Using two hook-like claws, a motor and a tail that swings like a pendulum from a cuckoo clock, the ROCR Oscillating Climbing Robot is the first robot designed to climb efficiently and move like a human rock climbers or an ape swinging through trees. The video below explains how it works.
Developed by University of Utah mechanical engineer William Provancher and colleagues, the robot features a small motor which drives the robot’s tail and a curved stabilizer bar attached to the upper body. The upper body also has two small, steel, hook-like claws to sink into a carpeted wall as the robot climbs. Without the stabilizer, ROCR’s claws tended to move away from the wall as it climbed and it fell. The motor drives a gear at the top of the tail, causing the tail to swing back and forth, which propels the robot upward. A battery is at the end of the tail and provides the mass that is necessary to swing the robot upward.
“While prior climbing robots have focused on issues such as speed, adhering to the wall, and deciding how and where to move, ROCR is the first to focus on climbing efficiently,” Provancher says.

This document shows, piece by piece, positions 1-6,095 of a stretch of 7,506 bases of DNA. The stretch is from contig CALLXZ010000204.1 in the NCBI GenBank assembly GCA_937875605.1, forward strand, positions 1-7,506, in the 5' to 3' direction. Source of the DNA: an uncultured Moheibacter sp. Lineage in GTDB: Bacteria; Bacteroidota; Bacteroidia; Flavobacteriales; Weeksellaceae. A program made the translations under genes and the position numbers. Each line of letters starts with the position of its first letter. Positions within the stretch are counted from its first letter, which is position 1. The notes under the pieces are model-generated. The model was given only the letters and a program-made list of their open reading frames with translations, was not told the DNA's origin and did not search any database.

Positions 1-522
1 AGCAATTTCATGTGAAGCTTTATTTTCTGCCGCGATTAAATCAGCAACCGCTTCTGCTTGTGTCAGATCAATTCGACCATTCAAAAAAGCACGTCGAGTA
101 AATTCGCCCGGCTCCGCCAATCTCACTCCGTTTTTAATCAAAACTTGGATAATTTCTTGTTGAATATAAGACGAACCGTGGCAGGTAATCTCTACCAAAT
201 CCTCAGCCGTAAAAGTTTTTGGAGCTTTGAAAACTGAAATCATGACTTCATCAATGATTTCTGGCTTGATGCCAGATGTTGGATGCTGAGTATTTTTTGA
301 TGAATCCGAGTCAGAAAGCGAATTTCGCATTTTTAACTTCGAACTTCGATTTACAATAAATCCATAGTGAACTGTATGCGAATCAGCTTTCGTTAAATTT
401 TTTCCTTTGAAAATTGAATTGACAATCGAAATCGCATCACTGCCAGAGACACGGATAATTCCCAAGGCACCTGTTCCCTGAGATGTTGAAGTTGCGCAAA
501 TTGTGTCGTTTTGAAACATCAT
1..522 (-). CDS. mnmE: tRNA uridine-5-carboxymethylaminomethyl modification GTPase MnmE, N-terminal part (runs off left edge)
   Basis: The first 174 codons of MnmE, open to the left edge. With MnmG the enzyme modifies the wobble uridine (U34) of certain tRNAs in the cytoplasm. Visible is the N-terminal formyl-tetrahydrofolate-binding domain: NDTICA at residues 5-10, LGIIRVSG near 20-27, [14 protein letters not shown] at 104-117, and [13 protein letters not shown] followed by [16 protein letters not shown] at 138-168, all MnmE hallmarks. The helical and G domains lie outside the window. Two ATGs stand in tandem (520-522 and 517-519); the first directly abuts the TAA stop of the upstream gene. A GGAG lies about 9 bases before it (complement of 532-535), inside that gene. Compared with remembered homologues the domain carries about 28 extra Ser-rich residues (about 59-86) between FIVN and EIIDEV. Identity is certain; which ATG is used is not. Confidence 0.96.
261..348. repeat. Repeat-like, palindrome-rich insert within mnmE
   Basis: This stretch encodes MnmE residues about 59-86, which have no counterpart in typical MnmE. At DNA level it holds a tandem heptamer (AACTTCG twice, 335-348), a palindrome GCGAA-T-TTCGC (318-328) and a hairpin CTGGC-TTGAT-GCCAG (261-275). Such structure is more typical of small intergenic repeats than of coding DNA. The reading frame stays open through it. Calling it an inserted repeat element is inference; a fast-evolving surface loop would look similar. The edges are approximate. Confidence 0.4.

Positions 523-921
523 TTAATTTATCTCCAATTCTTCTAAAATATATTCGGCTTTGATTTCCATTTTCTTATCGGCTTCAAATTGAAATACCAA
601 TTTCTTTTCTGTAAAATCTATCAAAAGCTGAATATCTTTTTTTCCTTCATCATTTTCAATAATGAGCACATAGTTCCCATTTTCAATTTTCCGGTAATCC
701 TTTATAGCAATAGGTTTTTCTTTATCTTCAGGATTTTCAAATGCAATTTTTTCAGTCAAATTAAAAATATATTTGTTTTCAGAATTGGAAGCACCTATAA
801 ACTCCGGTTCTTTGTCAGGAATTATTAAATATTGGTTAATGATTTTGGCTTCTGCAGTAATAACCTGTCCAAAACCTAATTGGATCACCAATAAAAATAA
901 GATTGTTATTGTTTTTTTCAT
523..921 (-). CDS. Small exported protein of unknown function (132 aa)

A previous design of a climbing robot climbed about four times quicker than ROCR, which can climb at 6.2 inches per second, but ROCR achieved 20 percent efficiency in climbing tests, “which is relatively impressive given that a car’s engine is approximately 25 percent efficient,” Provancher says. It’s microcomputer, sensors and power electronics allow it to execute the required tail motions to make it climb autonomously.
The acronym ROCR, by the way,, is a self-referential one, meaning ROCR is an Oscillating Climbing Robot. It has potential for future use in surveillance, nuclear power plant inspection, sand-blasting away graffiti, and industrial maintenance.